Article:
GUEST COLUMN: Lunch with Ray Bradbury
When I was a teenager growing up in Hollywood in the late 1950s, I’d have lunch once in a while at a well-known restaurant named the Musso and Frank Grill. It was on Hollywood Boulevard near Grauman’s Chinese Theater, two miles from my house. The Grill was founded in 1919 and is the oldest restaurant in Hollywood. It’s where Faulkner and Hemingway and Raymond Chandler met for lunch when they were writing films. The Screen Writers’ Guild is just around the corner on Argyle Street.
It’s where Chaplin, John Barrymore, Lon Chaney, Tom Mix, and Boris Karloff dined. Today, when Woody Allen, Sean Penn, Neil Simon, or Nicholas Gage come to town, this is where they come; they each have their own particular table.
And it was here I had lunch during an April 2009 Hollywood nostalgia visit. I hadn’t been back in 50 years. When I entered the dark interior, I felt transported back to the 50s, and I remembered a special lunch there 50 years ago. The Grill had a dark interior, aroma of sizzling steaks, and was known for authoritative waiters, superb food and as watering hole for the rich and famous of the film industry. I enjoyed it since, as a young kid, I was seriously into people watching.
The Grill at that time served one of my favorite dishes: liver and onions. This was before cholesterol was invented. On that early afternoon, I’d walked to the Grill and taken a seat at the long wooden bar that ran the length of the restaurant. I ordered my favorite dish, and in due time it arrived.
After I’d begun eating, a man came in, and, since all tables were full, he sat next to me. He wore an English tweed jacket and had a Santa twinkle in his eyes. He ordered a drink and a New York steak rare. After he’d started on his drink, he began talking to me as though he’d known me for years. He was gregarious, good humored and clearly liked to converse.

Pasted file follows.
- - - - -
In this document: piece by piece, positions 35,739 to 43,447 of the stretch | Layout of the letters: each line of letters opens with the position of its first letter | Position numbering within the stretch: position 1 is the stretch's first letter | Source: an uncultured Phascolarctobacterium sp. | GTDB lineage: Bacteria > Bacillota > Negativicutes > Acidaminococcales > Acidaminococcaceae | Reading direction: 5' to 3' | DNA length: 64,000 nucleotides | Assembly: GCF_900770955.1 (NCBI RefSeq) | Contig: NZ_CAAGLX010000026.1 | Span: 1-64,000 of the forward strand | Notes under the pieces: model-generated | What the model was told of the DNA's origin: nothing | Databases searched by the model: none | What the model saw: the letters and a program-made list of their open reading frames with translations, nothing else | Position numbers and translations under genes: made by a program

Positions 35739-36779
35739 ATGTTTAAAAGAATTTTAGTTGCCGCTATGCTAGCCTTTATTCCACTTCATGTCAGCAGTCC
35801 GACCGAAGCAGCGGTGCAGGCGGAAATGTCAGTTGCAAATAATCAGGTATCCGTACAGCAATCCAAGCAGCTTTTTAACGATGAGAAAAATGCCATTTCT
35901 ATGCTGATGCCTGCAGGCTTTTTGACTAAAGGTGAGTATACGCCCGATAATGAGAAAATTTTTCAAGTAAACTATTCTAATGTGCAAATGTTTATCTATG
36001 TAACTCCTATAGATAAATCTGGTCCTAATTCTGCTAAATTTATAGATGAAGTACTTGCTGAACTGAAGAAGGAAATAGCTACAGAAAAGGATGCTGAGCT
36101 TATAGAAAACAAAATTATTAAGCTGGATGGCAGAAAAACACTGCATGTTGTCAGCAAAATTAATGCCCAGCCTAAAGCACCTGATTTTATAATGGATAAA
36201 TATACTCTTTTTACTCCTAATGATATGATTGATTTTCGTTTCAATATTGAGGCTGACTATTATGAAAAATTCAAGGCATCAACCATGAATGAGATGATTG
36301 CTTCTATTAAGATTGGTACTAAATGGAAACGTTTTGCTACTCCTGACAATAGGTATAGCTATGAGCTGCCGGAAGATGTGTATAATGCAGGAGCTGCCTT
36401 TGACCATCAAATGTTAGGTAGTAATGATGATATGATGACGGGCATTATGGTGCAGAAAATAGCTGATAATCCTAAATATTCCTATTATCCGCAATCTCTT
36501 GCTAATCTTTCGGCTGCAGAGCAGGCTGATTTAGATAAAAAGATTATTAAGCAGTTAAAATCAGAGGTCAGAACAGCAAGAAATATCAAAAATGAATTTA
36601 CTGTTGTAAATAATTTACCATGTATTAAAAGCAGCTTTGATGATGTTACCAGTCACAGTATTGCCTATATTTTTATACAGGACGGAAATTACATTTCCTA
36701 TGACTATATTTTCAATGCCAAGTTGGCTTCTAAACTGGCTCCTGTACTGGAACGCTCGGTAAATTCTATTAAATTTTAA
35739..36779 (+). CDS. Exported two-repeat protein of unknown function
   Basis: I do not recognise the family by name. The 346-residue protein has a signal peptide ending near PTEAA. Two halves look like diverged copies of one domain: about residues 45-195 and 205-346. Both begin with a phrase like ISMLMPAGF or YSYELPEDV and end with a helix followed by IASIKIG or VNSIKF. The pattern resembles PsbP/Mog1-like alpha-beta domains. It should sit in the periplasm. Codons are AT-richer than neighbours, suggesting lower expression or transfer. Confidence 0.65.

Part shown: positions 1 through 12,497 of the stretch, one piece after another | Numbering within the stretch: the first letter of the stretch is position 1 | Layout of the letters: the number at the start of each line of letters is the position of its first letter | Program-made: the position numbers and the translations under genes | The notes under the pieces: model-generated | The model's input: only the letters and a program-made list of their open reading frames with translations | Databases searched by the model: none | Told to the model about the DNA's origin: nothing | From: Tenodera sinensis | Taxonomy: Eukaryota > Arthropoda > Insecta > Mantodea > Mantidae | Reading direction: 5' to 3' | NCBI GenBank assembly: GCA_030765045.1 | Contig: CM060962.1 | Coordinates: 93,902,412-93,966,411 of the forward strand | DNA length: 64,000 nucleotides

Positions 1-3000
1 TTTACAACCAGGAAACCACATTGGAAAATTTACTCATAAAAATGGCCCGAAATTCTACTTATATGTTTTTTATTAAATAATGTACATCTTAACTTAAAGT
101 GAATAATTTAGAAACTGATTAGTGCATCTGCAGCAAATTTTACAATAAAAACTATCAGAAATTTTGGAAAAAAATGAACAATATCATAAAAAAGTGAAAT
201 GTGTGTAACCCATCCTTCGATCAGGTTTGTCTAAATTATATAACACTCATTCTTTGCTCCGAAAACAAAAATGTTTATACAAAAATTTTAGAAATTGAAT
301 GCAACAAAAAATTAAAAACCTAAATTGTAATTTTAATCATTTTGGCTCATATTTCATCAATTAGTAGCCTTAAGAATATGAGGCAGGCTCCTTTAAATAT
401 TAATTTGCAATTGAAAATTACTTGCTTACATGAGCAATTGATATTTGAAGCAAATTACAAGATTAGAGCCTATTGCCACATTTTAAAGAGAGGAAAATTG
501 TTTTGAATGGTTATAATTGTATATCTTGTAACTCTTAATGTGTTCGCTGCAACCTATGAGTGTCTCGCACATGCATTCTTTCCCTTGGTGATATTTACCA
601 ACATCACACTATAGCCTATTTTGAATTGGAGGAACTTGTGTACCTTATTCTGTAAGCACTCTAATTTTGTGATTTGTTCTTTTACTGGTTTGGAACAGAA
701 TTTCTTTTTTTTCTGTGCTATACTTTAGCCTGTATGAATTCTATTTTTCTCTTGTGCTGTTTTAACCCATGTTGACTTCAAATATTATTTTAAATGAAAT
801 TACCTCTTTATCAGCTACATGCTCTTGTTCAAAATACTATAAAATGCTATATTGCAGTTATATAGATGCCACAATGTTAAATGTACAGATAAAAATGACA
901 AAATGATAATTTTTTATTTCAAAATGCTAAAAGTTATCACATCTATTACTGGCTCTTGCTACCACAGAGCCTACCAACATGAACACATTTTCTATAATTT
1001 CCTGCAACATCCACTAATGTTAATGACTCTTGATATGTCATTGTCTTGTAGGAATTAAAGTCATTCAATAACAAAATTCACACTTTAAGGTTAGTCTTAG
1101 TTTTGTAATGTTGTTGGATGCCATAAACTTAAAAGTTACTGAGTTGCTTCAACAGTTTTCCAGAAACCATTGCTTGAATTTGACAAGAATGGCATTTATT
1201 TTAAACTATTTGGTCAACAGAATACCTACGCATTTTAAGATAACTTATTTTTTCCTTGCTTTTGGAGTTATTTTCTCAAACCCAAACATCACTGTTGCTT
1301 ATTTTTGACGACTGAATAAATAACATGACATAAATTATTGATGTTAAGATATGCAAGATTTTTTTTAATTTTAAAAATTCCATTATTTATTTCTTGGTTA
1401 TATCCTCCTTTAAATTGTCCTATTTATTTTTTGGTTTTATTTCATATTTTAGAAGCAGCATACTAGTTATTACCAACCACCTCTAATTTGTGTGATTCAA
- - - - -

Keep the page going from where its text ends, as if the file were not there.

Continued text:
He told me he’d gotten back to Los Angeles last night on the red eye from London and came here to get a first-rate American steak. He didn’t know what people in the English Empire did for decent food.
“They definitely don’t know what to do with meat.”
I asked if he’d been to London on business or vacation.
“Business,” he said. “John Huston flew me over to tweak a screenplay I’m writing for a picture he’s shooting. An adaptation. Absolute nightmare. Gregory Peck and Richard Basehart are staring. Gregory’s a delight.”
“What book did you adapt?” I asked.
He began talking again about London’s hideous weather and worse food, but he absolutely loved meeting the people there and seeing the sights when time allowed. Between bites of steak, every now and then gesturing with his fork, he enthusiastically told me highlights. He’d been many times before.
When I got up to leave, he turned on the barstool, extended his hand. He had a firm grip.
“Nice chatting with you,” he said. “Hope I didn’t talk your ear off.”
“It was a genuine pleasure,” I told him as I turned for the door.
“By the way,” he said, “My name’s Ray Bradbury.” I’d just read “Fahrenheit 451,” which he’d written three years earlier.
I let this sink in, turned back, then made the sort of flippant remark I didn’t usually make, but it was a once-in-a-lifetime opportunity, so I just had to.
“Call me Ishmael,” I said, quoting the line school kids know as the first sentence of Moby Dick-probably the most well-known first sentence of any American novel.
I smiled and continued, “Feel free to use the line,” I said. He gave me a genuine laugh.
“Thanks,” he said, “I just may.”
He paused a moment, then said leisurely, “Unless I come up with something better.”
At the end of my April 2009 lunch, I told the maître d’ my experience of meeting Ray Bradbury at the Grill in the late ’50s.
“Mr. Bradbury still comes by for lunch,” he said. “Not as often now and he’s in a wheel chair, but such a nice man, so vibrant. It’s a pleasure.”
“Does he still have a twinkle in his eye?” I asked.
The maître d’ carefully thought this over. “Just like Santa Claus,” he said.
Like an old friendly spider, Hollywood will continue to weave its web of memories and dreams, and some of us will continue to become lost in them. And as between which are the memories and which are the dreams, as the years pass the difference becomes less important. But some memories are so vivid they’re never forgotten.
My lunch with Ray Bradbury is one of those memories.
– Jonathan M. Purver is a writer who lives in South Lake Tahoe. This memoir is adapted from “Giraffe and Other Short Stories” (AuthorHouse, 2009). He is currently writing “Apple River,” a collection of short fiction.
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